Doug Weight retires after 19 seasons

Doug Weight had been preparing himself for this moment for a while now.

But right before he was about to give his retirement speech, the New York Islanders began playing a tribute video, which chronicled the indelible moments during Weight's 20-year NHL playing career.

And that's when Weight lost it.

"My emotions came out," Weight, who officially announced that he was hanging up his skates and retiring on Thursday morning in Uniondale, N.Y., told ESPN NewYork.com. "You have your family and your children there and everyone's crying. [My emotions] got the best of me more times than not. And each time I began talking about a different chapter of my career it brought back memories, and as you get ready for the next chapter in your life it's tough.

"Hockey is the greatest game. I love it, and it's a huge part of my life. You're forced to say goodbye really, [and] even though it's the right decision, it goes by fast and to know that I'll never go out of the tunnel or play in the playoffs [again], and that feeling of camaraderie, it's just an emotional time.

"I'm an emotional guy and I knew I'd have a little problem, but it was a tough day and I look forward to moving forward with the rest of my life."

The 40-year-old center played just 107 games during the final three seasons of his career -- all with the Islanders -- because of a back injury. In 2010-11, the Islanders captain appeared in just 18 games, ultimately finishing out the season behind the bench. Weight will remain in that role, serving as an assistant under coach Jack Capuano, while also serving as a special advisor to general manager Garth Snow.

"His playing career speaks for itself," Snow said. "Doug's demeanor, his personality, the character of the man, he has a lot to offer our organization and me on different levels. He can be hands-on with the players as an assistant coach or with me on personnel decisions."

Weight was flanked at Thursday's announcement by Snow and Islanders owner Charles Wang. Also attending the news conference at a hotel behind Nassau Coliseum were family, friends and former teammates such as Bill Guerin.

Weight said he initially wanted to take some time off, but Snow urged him to stay with the organization and share his wisdom and experience with the younger players.

"It's going to be an easy transition for me," said Weight, who will run the team's power play at practices. "I'll be at every game and will feed off their energy. I am not worried about the dynamic at all. To assist Garth and learn from Garth, his focus and drive and work ethic is incredible.

"I'm going to be very passionate about what I do. I believe in this franchise and believe that it deserves respectability. And at the same time, I'm going to be able to spend a lot of time at home [in Long Island]."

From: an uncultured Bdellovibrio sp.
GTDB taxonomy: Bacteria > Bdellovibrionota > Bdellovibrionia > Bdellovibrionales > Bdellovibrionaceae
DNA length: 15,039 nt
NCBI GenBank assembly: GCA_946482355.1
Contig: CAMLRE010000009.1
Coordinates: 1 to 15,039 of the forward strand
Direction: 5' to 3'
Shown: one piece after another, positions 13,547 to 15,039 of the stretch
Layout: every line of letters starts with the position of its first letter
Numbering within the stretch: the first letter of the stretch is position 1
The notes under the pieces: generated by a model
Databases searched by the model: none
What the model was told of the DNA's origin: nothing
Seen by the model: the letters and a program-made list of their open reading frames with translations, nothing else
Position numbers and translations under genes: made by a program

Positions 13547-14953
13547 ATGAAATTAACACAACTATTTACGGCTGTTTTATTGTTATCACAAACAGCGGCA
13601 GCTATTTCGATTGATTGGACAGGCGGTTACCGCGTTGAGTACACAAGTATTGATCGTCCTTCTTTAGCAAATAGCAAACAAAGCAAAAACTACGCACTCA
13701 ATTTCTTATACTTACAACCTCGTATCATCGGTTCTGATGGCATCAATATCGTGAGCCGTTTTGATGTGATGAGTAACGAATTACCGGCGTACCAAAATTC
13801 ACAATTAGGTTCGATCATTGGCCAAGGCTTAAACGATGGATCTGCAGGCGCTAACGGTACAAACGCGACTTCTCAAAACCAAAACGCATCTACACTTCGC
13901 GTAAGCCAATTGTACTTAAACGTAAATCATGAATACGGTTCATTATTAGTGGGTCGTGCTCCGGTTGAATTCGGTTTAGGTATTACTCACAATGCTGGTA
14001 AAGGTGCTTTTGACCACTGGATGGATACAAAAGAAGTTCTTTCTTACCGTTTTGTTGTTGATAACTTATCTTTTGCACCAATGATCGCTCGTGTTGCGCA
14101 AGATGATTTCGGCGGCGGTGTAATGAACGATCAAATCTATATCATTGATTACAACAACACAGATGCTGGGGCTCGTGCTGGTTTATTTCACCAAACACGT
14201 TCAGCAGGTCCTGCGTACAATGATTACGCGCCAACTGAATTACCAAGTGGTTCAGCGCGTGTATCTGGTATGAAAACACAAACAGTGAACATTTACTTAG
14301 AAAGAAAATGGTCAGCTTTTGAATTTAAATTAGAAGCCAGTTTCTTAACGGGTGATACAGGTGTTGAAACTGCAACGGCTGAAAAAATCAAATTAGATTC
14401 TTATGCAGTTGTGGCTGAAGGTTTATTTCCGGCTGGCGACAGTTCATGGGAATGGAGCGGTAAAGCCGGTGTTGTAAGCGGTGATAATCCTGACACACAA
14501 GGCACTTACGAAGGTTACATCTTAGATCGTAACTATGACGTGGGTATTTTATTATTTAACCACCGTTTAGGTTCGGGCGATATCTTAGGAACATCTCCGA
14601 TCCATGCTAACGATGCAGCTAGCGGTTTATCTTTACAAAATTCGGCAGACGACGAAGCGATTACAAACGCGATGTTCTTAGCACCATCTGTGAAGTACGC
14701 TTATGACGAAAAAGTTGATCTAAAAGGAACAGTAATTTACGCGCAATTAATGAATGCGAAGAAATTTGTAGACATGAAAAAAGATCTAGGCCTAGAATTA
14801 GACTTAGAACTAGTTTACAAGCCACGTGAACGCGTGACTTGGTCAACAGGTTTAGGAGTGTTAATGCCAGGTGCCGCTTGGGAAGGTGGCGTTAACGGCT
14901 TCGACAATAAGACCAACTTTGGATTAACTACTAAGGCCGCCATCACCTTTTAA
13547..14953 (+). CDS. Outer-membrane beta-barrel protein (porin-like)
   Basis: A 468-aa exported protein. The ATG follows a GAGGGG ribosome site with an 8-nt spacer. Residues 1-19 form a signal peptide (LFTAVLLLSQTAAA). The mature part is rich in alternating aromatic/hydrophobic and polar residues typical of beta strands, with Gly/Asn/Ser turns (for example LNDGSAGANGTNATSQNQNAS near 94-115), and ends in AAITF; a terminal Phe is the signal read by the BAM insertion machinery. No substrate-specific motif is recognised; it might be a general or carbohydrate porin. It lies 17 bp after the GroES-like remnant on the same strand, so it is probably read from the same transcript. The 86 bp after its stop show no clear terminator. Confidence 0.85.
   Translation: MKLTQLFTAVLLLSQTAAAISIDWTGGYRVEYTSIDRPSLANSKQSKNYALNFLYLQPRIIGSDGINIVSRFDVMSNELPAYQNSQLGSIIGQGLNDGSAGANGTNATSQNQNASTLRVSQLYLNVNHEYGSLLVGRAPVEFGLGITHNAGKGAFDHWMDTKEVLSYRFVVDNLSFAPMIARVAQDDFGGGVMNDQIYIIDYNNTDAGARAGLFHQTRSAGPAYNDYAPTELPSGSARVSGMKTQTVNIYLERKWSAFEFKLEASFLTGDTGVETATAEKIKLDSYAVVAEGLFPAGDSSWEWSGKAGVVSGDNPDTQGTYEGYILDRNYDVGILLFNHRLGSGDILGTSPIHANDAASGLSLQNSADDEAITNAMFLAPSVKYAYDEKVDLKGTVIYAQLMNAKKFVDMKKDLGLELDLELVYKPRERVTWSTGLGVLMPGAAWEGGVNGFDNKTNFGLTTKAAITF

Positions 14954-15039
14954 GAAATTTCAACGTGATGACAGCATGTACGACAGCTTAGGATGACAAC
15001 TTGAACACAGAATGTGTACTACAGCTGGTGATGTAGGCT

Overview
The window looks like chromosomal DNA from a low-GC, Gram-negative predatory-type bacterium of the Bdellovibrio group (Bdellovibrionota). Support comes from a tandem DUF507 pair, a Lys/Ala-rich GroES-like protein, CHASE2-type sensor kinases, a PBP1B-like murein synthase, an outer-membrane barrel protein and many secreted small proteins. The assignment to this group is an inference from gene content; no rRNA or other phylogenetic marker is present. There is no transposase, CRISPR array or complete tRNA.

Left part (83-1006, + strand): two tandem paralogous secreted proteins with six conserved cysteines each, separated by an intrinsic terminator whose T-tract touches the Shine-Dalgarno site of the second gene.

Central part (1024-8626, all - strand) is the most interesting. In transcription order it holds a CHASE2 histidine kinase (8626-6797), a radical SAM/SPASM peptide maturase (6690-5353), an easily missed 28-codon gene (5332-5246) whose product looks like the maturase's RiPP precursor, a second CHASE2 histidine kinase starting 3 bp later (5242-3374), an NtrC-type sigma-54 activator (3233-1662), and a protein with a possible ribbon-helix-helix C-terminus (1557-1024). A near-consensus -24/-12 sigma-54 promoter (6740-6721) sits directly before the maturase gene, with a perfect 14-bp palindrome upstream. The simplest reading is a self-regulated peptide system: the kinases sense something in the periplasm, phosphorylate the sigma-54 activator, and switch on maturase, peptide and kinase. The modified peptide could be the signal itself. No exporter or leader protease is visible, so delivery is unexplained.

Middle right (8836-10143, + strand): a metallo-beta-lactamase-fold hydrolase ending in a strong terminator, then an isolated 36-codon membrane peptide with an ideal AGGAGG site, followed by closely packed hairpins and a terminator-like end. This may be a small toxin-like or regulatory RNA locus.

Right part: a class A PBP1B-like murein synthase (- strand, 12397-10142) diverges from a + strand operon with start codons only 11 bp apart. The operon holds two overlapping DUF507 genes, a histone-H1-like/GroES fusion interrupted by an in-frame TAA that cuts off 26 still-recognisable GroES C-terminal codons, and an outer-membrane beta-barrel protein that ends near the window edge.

Weight has served as a mentor to 2009 No. 1 overall pick John Tavares, the Islanders' franchise player who has spent two seasons in the NHL. Tavares and forward Matt Moulson lived with Weight's family during his rookie season before getting his own place.

Weight wound up appearing in 1,238 regular season NHL games with six teams, scoring 278 goals. He currently ranks 40th all-time in assists (748) and 65th in points (1,033). The Detroit native was a four-time All-Star, and won the Stanley Cup as a member of the Carolina Hurricanes in 2006.

He also won a sliver medal with Team USA in 2002, and was part of the 1996 World Cup squad that beat Canada in back-to-back elimination games to capture the championship.

"What they did in 1980 was a miracle, but '96 really created a buzz in hockey," Weight said. "I'll never forget beating Canada at the Molson Center [in Montreal] and shaking their hands. That was definitely No. 1 for me."

Weight was selected by the New York Rangers in the second round (34th overall) of the 1990 NHL entry draft. He was eventually traded to the Edmonton Oilers, before stints with the St. Louis Blues, Hurricanes, Anaheim Ducks and the Islanders.

Weight, who ranks sixth in career points among American-born players, will work with NHL Network during the upcoming Stanley Cup finals.

Although Weight wasn't sure what jersey he'd wear if he were inducted into the Hockey Hall of Fame, he certainly had many of his fondest memories in Edmonton.

"When I got traded to the Oilers from New York, I thought it was one of the scariest moments of my life," said Weight, who spent parts of nine seasons with the Oilers, posting a career-best 104 points there in 1995-96. "But it turned out to be the greatest thing that ever happened to me in my career. I played my best hockey there."

Weight was traded by the Blues in 2007 to Anaheim and then signed with the Islanders the following summer. He joined longtime friend and fellow American star Guerin, who was New York's captain at the time.

The reunion was short as Guerin was traded to Pittsburgh in March 2009 during their first season together.

Weight was named the 12th captain in Islanders' history on Oct. 2, 2009, but nerve damage in his back kept him off the ice for most of his tenure there. He netted just nine points this season, before ultimately deciding it was time to call it a career.

"I knew the writing was on the wall and it was something I was going to have to face," said Weight, who paused several times during his speech to wipe his eyes, regain his composure and take sips of water. "As sad as it is, I am very excited and fulfilled with my career. You can't have regrets. I just wish I was healthy."

Mike Mazzeo is a regular contributor to ESPNNewYork.com. Information from The Associated Press was used in this report.